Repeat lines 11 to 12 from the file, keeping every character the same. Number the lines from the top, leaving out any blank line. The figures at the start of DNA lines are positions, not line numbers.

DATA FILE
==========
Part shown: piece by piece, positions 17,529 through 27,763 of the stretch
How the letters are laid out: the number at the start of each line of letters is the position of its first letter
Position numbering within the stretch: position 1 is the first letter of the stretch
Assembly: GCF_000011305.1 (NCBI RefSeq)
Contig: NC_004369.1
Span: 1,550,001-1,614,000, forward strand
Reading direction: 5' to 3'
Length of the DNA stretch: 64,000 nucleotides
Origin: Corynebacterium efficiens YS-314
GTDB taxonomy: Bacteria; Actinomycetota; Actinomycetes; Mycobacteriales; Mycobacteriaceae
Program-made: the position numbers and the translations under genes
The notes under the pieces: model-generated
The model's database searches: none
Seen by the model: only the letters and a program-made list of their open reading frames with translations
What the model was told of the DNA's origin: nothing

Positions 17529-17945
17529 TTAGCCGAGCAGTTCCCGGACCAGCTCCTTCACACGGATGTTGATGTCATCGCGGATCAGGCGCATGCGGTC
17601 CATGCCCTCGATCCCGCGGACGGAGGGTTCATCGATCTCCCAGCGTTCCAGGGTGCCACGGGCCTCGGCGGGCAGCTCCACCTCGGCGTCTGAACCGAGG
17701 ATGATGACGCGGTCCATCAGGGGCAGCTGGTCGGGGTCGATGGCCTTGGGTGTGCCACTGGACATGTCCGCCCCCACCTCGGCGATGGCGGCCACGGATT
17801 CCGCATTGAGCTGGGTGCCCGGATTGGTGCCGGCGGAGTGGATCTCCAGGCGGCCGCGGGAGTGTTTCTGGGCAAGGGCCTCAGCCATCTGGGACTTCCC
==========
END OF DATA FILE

Program-made: the position numbers and the translations under genes
The notes under the pieces: model-generated